Moreover, action should be taken at the present time. Every month and every year will render it more difficult to deal justly by these people. The department now has men who are trained in the enrollment work. They are familiar with the questions of citizenship in said tribes and are able to handle the work at a minimum of expense and effort. In a great majority of these cases records have been made which are now accessible but which have never been considered fully upon their merits.’ It is needless to say that in a few years, perhaps in less time, the men who are now capable of taking up this work will not be in the service of the Government or at its disposal, and that to others the citizenship records will be unintelligible. In addition, it should be borne in mind that the department has an organized field force familiar with the Indian people and with the situation, capable of acting directly and effectively. The work could be prosecuted more rapidly at this time than heretofore, owing to the fact that many vexatious problems have been solved and that a large proportion of the duties relating to Indian Territory have been disposed of. As I have explained before, a congestion of work resulted in the Indian Office and the department by reason of the convergence into the land division of the Indian Office and into the Indian Territory division of the Secretary’s office of many streams of work coming from widely separated sources. It is to be remembered also that the bulk of citizenship cases has been disposed of; that the citizens and members have secured their allotments in a large measure, and that, as to them, there will be no enrollment work; the records in their cases are stored away; for them there will be no rehearing’s or reviews. Their cases will not further occupy the attention of the department. Thus the way is clear for concentrating effort upon the few remaining cases.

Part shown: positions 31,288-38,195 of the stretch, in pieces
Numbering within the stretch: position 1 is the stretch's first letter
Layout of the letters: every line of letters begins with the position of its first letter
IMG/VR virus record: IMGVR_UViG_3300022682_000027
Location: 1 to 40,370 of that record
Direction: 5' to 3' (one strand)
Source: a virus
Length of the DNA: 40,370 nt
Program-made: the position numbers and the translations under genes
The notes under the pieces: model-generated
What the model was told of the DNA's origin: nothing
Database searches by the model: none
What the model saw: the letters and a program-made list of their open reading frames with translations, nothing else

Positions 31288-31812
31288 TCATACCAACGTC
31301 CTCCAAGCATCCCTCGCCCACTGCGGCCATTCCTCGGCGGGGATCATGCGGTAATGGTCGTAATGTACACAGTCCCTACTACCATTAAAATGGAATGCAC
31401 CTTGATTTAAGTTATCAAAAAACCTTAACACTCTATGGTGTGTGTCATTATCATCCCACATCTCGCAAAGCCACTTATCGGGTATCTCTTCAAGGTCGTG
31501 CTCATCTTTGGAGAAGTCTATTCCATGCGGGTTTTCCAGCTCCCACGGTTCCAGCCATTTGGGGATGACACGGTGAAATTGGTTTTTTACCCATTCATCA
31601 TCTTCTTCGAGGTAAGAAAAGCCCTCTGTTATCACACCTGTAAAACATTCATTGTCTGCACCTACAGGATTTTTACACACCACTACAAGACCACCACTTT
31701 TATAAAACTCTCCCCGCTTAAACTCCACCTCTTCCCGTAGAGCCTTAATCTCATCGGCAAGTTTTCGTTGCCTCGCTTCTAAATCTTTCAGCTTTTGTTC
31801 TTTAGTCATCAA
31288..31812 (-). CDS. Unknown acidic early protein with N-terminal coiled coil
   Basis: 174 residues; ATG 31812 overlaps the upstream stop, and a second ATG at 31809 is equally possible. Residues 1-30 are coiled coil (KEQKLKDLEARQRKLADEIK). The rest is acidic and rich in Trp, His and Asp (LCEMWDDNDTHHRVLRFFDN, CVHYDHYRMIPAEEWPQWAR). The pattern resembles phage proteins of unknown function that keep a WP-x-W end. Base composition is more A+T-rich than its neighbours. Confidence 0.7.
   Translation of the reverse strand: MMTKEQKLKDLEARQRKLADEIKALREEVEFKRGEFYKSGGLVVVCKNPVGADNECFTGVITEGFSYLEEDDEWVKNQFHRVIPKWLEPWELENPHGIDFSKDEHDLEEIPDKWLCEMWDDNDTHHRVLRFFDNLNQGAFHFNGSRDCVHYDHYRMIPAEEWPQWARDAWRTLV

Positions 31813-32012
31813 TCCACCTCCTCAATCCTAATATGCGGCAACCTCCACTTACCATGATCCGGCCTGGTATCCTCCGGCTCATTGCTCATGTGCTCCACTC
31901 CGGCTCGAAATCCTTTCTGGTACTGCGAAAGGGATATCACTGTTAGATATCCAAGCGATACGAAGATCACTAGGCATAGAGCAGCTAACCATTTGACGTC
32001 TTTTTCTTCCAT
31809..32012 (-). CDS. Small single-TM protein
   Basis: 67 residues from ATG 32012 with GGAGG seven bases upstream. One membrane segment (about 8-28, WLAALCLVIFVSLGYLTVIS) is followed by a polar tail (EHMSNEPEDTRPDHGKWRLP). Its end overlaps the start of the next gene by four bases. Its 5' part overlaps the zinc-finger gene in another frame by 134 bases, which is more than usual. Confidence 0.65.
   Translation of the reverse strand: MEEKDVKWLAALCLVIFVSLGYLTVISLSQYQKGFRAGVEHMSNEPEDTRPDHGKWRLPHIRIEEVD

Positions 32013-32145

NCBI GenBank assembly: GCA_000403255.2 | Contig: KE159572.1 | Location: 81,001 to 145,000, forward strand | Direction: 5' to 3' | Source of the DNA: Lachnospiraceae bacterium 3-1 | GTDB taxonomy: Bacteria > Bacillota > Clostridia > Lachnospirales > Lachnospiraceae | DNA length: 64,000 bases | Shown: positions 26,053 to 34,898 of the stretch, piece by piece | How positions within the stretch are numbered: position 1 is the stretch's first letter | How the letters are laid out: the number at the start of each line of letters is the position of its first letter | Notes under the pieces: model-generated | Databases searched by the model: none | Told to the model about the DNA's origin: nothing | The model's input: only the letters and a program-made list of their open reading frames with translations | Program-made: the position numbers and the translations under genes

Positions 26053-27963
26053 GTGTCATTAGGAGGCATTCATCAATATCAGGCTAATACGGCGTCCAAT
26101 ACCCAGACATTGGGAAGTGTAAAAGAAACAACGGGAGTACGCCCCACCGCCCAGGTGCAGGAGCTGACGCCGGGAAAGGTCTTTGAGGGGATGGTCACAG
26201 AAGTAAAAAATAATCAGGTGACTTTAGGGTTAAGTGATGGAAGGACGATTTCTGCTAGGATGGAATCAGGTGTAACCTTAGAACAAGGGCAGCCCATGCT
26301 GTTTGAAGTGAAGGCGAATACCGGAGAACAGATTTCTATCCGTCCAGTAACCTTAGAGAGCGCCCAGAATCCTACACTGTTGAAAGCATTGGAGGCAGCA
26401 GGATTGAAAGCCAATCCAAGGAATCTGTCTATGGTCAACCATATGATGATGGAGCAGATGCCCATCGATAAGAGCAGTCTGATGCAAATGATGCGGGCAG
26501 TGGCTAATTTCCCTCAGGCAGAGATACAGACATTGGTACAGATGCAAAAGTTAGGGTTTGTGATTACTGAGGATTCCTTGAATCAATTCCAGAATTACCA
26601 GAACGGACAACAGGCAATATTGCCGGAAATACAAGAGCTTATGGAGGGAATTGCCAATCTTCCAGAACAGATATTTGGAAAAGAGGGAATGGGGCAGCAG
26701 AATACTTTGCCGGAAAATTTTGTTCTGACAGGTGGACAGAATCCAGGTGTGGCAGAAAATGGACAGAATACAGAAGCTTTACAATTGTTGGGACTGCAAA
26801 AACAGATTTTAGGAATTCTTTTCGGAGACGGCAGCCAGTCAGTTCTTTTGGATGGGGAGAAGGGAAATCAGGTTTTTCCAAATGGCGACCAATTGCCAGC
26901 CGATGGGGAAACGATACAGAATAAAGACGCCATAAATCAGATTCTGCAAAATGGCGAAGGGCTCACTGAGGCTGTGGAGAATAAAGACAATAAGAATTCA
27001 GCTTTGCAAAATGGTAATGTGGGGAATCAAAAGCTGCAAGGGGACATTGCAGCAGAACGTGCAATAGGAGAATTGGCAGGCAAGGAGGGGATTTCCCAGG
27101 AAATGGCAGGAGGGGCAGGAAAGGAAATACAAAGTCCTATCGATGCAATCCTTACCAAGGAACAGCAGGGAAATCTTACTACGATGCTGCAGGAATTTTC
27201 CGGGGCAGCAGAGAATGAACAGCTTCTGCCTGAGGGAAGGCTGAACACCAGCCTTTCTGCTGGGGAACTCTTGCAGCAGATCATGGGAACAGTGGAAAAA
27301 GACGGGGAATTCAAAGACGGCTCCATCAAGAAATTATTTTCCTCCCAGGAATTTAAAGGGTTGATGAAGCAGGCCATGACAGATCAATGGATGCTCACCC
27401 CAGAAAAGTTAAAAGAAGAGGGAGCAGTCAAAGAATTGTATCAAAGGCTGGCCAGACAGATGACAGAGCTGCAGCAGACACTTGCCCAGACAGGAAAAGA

Nor is there sufficient reason to believe that the proposed action will be detrimental to the people of the State at large; at least not in any appreciable degree. There was a time when the work of enrollment was a necessary obstruction in the path of development in that it stayed temporarily the advent of Statehood and the diffusion of land among people of all races, but now the situation is changed. Oklahoma has been admitted into the Union; the real estate market, by the removal of restrictions by the act of May 27, 1908 (35 Stat., 311), is probably loaded with all the land that it can possibly absorb at fair prices for several years to come.